Curve Fitting using the TI-92
Step 1: Enter data.
To make use of the curve fitting routines built into the TI-92, we first must enter the data. This can be done directly using the Data/Matrix Editor. To access this editor, use the APPS key (left and down from the cursor control). This causes a menu to drop down with item 6 being the Data/Matrix Editor. Selecting this item either by moving down to it or pressing the 6 key causes a sub-menu to open containing the options 1:Current¼ , 2:Open¼ , 3:New¼ . Since we are starting fresh, select the 3:New item. The dialog box that is then displayed allows you to select the type, the folder where the data is to be stored, and the name (variable) to use for storing the data. This takes you to the data screen where you can begin to input the data.
Example: To enter the data in Table I on page 76 of Stewart’s Calculus, I entered the name tbl1p76 as the name of the variable (or file).
For column 1, we want the even years from 1972 through 1990. We could type them in, hitting the ENTER button each time to move to the next cell, or we can have the calculator do it for us by using the F4 Header key. The formula seq(x,x,1972,1990,2) will do the job. In general, the syntax for this formula is seq(formula, loop variable, start, stop, step).
The data in column 2 must be typed in, hitting the ENTER key each time to record the value and move to the next cell.
It is nice to put Titles at the top of the columns to remember what the numbers represent. To do this, use the cursor control to move to the top of the column and type the heading. For c1, I entered year, and for c2 I used CO2. The data screen now looks something like this.
Step 2: Define plot.
We can plot the points (x,y) we have inputted where x is the value in c1 and y is the value in c2. To do this, we use the F2 Plot Setup key. This opens a dialog box containing a listing of the defined plots. If there are already plots defined you should either turn them off (i.e. keep them from being plotted) using the F4 key, or clear them (F3 clears all). I will assume that we want to use Plot 1 for plotting the above data. Be sure it is highlighted and press the F1 Define key. The Plot Type we want is Scatter. The Mark set to Box is fine, or you can select another symbol to use. For x, type in c1 then ENTER. For y type in c2 and ENTER. Use the cursor control to move down the list. Hit the ENTER key to close the define box and return to the first dialog box. The entry in Plot 1 should be checked and there should be added information on the line. Hit the ENTER key again to exit this box.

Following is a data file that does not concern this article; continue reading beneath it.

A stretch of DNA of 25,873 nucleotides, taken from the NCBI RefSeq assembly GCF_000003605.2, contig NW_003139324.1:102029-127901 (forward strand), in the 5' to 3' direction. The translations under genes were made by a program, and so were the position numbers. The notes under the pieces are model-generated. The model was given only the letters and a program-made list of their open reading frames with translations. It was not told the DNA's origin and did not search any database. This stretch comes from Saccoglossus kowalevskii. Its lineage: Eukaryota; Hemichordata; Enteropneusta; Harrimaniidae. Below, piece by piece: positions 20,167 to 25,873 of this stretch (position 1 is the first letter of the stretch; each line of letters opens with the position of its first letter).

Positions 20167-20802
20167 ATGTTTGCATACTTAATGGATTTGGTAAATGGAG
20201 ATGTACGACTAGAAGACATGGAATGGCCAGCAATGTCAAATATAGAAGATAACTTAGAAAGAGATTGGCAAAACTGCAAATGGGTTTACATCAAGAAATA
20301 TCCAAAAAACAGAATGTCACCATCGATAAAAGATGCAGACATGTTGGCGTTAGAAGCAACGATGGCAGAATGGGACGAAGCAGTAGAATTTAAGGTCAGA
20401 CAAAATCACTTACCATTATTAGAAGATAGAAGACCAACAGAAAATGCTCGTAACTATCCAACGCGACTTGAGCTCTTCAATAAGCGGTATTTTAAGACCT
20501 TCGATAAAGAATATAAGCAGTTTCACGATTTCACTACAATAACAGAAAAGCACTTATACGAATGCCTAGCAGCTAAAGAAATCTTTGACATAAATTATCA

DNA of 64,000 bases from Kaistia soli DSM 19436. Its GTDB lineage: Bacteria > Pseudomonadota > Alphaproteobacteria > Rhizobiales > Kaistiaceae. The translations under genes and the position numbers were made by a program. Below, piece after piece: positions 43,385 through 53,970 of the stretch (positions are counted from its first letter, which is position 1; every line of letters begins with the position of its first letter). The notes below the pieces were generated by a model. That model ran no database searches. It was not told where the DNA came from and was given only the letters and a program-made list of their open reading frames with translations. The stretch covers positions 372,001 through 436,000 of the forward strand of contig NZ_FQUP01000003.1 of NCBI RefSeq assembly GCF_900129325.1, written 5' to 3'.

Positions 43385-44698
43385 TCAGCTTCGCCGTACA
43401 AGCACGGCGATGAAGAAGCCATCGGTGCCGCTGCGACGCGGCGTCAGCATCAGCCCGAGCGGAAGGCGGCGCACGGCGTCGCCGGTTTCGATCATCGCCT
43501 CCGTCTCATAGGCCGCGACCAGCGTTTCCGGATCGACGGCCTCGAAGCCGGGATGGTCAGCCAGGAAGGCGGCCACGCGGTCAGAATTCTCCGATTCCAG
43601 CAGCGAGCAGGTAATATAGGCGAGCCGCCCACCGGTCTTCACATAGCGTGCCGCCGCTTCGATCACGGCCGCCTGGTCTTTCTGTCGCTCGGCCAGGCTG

Next we want to change the window so that all our points will appear when plotted. This is done as before using the green-diamond key then WINDOW. One set of acceptable values are xmin= 1972, xmax= 1990, xscl= 1, ymin= 325, ymax= 355, yscl=1.
Now move to the graph screen and observe the points being plotted.
Step 3: Linear Regression
To use the linear regression routine built into the TI-92 to find the line that "best fits" the data using the least-squares method, move back to the Data/Matrix editor by APPS/ 6: Data/Matrix Editor/ 1:Current, ENTER. This should cause the table entered above to appear on your screen. The F5 Calc key gives a dialog box. The list of built in curve fitting routines is found under Calculation Type. The one we want first is the 5:LinReg. Define x to be c1 by moving down to that cell and typing c1. Define y as c2. Store RegEQ to y1(x). Hit the ENTER key to have the calculations done. The results are displayed in a dialog box. It should look something like this.
Moving to the GRAPH screen shows a plot of the original data and the line that was obtained. In this case, the fit is excellent, although it does not always have to be so. The equation of the line can be retrieved by using the Y= screen and noting the definition of the y1 variable.
There are several other curve fitting routines that may work if the linear fit is not very good. To do Example 2 on page 79, define the data and use the 4:ExpReg routine instead of the 5:LinReg above. This finds an exponential function that "best fits" the data by doing a linear regression on c1 and ln(c2). The exponential function does not fit the data well, although it fits better than a line would. However if you try the 3:CubicReg routine, a cubic function will be found which fits the data even better.
NOTE: There is a lot more to curve fitting than what is done here. Be careful and realize that you only have the very beginning of a complicated topic.
Created by T. J. Sanders, email@example.com